‘Success’ Redefines Sacrifices Made To Get To The Top…
‘Success’ is a thought provoking 23:58 minutes long film that follows the journey of AJ (Alex Jay Sage), a loveable guy next door, with a cheerful disposition. His friends, family and love of his life make up for his nearly perfect life. But, like all humans, he craves for something amiss. And, that in his case is the X factor. He hopes to make it big someday, if only to impress his very successful father. And, the film is a voyage through his life’s paths in which he pursues his grandiose of a vision of success and super achievement.
AJ’s visions are crowned by the glory of others. Highly influenced by the thoughts and actions of other successful people who seem to have made it only by sacrificing their all somehow convinces him into doing the same. He comes up with an idea of making a documentary and ‘Success’ showcases an entire montage of his interviews with successful individuals who make up for his screen segment.
As AJ sinks into making his documentary, his obsession for getting it right and making it a success goes to a whole new level. His interactions being only with people who have had five stars on their career graphs, be it a restaurateur or a writer or lawyer, doesn’t help either. In their frank and candid conversations, as they open up, AJ starts to ape their notions of sacrifice and success. In imbibing these qualities he starts to abandon his own happiness, friends and family to simply focus on the sole goal he has set for himself.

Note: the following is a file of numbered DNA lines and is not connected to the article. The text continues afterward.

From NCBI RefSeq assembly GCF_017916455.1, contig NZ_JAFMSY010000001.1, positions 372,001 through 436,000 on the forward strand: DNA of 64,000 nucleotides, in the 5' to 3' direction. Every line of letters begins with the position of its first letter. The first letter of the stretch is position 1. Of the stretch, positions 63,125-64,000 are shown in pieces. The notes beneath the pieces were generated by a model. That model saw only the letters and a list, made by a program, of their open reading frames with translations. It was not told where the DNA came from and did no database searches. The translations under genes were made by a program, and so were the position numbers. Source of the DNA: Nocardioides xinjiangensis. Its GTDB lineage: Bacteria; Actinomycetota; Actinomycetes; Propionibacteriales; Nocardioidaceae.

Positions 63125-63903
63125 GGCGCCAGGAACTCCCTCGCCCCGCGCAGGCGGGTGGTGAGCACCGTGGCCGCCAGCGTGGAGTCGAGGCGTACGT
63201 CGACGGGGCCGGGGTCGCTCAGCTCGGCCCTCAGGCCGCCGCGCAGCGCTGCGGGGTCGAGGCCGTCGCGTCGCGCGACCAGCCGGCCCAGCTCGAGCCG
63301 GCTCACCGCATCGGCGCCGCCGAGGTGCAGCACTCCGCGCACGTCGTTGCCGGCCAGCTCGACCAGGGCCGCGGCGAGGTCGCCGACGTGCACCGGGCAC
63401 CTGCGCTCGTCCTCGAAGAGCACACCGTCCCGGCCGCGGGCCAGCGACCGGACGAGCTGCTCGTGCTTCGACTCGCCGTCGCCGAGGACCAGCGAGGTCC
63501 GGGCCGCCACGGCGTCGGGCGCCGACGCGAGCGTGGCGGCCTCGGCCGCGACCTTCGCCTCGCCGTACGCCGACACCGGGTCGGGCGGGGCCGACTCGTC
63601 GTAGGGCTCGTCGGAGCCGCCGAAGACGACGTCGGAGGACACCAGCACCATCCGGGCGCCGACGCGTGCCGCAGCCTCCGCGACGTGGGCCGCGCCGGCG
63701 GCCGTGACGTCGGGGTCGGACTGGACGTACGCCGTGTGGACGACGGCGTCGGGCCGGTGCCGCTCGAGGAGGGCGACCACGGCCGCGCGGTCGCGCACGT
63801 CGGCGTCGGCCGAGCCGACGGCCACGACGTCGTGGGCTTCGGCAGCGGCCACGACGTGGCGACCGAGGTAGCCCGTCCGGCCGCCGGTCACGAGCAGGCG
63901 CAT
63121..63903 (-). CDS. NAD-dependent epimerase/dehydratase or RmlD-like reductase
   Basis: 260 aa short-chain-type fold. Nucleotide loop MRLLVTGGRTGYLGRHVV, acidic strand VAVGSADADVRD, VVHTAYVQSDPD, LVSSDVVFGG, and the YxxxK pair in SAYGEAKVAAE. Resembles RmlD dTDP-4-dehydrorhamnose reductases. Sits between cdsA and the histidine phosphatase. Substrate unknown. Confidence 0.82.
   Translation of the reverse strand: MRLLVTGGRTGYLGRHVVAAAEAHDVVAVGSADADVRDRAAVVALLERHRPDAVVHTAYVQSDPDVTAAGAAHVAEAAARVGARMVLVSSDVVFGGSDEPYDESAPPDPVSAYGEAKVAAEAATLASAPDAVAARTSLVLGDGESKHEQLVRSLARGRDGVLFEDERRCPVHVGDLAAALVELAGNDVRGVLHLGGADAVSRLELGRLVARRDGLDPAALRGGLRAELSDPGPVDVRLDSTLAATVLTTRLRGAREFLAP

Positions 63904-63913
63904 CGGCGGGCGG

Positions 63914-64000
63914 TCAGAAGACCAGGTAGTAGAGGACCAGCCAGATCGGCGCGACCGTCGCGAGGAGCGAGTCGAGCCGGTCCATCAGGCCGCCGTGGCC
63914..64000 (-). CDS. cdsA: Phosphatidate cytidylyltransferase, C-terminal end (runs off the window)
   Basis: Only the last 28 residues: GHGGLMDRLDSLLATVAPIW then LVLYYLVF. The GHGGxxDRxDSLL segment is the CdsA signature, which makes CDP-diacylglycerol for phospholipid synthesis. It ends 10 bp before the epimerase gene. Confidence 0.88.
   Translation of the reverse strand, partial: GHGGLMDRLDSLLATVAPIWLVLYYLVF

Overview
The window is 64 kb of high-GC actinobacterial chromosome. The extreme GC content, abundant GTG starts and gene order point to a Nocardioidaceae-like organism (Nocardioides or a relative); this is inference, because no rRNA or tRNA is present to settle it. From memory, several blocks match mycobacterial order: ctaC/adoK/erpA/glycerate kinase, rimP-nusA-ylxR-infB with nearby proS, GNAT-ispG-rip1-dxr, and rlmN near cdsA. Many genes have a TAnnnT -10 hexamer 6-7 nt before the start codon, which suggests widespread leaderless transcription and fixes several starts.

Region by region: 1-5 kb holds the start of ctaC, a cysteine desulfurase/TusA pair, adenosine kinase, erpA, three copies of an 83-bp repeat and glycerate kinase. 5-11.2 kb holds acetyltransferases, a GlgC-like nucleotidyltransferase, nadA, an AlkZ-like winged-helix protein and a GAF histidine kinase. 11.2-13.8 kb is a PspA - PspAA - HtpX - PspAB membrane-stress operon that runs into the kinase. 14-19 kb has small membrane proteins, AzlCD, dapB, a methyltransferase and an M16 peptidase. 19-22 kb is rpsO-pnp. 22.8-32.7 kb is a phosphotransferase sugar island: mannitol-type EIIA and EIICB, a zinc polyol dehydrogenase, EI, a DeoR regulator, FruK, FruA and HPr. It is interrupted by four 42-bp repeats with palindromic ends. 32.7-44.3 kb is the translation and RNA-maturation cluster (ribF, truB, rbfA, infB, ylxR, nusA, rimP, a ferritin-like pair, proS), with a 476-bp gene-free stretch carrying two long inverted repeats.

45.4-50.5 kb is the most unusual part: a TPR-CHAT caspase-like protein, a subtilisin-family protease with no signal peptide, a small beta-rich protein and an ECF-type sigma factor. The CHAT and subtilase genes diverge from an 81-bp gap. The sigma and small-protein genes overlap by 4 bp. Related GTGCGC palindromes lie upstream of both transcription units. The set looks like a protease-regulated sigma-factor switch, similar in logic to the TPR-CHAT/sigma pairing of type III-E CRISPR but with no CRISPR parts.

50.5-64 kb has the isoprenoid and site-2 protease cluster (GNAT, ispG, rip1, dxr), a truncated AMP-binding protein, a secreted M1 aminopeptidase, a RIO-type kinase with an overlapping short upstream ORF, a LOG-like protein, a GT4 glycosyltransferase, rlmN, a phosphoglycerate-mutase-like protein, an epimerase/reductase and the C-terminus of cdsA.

Director Scott Danzig weaves the philosophical rhetoric of success versus failure, validation versus oblivion; but he does it smartly using the technique of the Chinese box; a film within a film. Neither does the audience feel exhausted with the mêlée of characters, nor does storyline falter in the process. As we see AJ trudge along this treacherous path, we can already foresee where it is going to take us, unlike him. The fitting finale sums it all as he stands all by himself receiving the award he so coveted once.
Sage as AJ is relatable as is Sylvie Yntema who plays Sylvie; a doting and compassionate partner anyone could hope for. Chelsea Marie Logan and Scott Rougeau as Chelsea and Maxwell respectively give a funny and a concerned breather in between the rather intense scenes. A very loving and caring mother, Allison, played by Ann Sweet is heart-warming and encouraging to her son as he constantly seeks validation from his father.
They say life gets lonely as one gets to the top. ‘Success’ shows you how and why. In our race to beat the time, we often forget of the bygone moments that brought us to where are. ‘Success’ is reflecting, philosophical and validating of some of life’s well known truths, that are seldom accepted.